This research project will contribute to the debate about consumption and citizenship by increasing our knowledge of whether practices of media consumption reinforce or undermine democratic sensibilities and processes.
More specifically, our aims are as follows:
The potential impact of
the research in intellectual terms rests on arguing for the importance of
understanding in much greater detail how individuals do, and do not,
connect their media practice as consumers to their practice as citizens,
which (given the complexity of that question) requires knowing much more
about how people themselves understand that connection to work, and on
what scale or scales. The planned outputs will concentrate on showing the
variety of connections individuals make, without neglecting the areas
where expected connections are not made. In this way, the research will
aim to replace mere assumptions about how media, including new media, help
people connect to wider civic spaces with well-grounded empirical
research. An important precondition, however, is that the research is seen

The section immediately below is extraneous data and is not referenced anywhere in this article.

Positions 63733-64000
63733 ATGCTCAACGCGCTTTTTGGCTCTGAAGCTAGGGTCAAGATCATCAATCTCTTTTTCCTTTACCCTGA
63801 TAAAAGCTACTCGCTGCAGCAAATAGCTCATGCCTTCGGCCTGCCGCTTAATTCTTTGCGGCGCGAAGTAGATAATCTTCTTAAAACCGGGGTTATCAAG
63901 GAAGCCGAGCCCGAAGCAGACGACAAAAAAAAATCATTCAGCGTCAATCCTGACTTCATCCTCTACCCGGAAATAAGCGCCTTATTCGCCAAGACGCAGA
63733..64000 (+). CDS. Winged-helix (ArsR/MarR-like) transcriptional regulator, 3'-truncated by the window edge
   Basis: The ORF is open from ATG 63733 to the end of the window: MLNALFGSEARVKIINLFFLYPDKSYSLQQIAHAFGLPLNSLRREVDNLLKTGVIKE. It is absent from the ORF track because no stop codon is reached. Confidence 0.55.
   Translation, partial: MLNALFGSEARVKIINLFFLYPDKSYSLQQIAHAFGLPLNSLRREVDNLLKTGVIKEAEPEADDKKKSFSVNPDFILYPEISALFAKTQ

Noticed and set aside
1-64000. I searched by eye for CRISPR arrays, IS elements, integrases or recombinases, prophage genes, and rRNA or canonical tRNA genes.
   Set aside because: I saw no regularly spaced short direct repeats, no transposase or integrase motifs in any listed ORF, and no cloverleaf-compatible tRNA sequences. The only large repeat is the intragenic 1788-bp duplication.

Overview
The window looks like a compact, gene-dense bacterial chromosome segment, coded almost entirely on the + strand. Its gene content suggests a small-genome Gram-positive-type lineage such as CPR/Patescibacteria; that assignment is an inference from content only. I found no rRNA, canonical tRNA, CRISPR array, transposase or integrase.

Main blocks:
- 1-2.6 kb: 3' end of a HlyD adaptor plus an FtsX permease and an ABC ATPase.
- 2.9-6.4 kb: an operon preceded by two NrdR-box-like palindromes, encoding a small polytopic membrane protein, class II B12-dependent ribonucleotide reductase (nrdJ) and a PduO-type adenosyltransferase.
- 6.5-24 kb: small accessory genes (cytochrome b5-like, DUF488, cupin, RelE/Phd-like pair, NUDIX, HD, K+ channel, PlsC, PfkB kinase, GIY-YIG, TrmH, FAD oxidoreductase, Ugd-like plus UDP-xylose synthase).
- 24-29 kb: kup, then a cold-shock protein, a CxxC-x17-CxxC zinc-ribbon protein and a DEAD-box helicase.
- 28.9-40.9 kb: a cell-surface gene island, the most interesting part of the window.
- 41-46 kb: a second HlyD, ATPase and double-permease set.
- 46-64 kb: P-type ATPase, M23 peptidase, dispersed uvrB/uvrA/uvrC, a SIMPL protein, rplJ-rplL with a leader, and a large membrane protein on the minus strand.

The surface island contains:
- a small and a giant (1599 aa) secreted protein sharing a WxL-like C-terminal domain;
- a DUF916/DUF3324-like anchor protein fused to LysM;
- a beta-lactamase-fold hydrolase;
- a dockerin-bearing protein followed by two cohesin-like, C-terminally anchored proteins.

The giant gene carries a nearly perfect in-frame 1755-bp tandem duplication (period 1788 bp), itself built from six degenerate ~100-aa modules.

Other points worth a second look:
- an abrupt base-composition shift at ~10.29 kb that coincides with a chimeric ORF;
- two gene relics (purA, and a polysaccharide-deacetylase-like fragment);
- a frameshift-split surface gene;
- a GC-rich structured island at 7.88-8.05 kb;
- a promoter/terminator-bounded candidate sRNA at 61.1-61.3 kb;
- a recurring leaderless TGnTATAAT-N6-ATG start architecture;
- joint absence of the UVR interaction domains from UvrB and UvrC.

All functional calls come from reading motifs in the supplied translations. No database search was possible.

as internationally comparable, so that it can contribute to transnational
debates on media and citizenship.
These intellectual impacts will be framed by a number of developing policy debates and initiatives in the UK. There are current Government initiatives on the citizenship curriculum (DfES), on various aspects of the Digital Divide (PAT15, DTI, and others), and most recently a major consultation exercise on e-democracy launched by the Office of the e-Envoy. The e-Envoy's report ('In the service of democracy') is particularly relevant since it emphasises precisely the need for a more subtle understanding of how the diversity of consumer practice relates to older citizenship forms that is at the heart of this project. We intend that our research will feed into the specific debates that emerge from that consultation, for example the development by the Government of its Citizen Space and the implementation of a charter on e-democracy. In addition, although the recent Communications Bill makes few references to questions of citizenship, our research's evidence of how individual consumers think about the links of media to citizenship are likely to be relevant to OFCOM's developing agenda. We will therefore aim to disseminate our findings to as wide an audience as possible.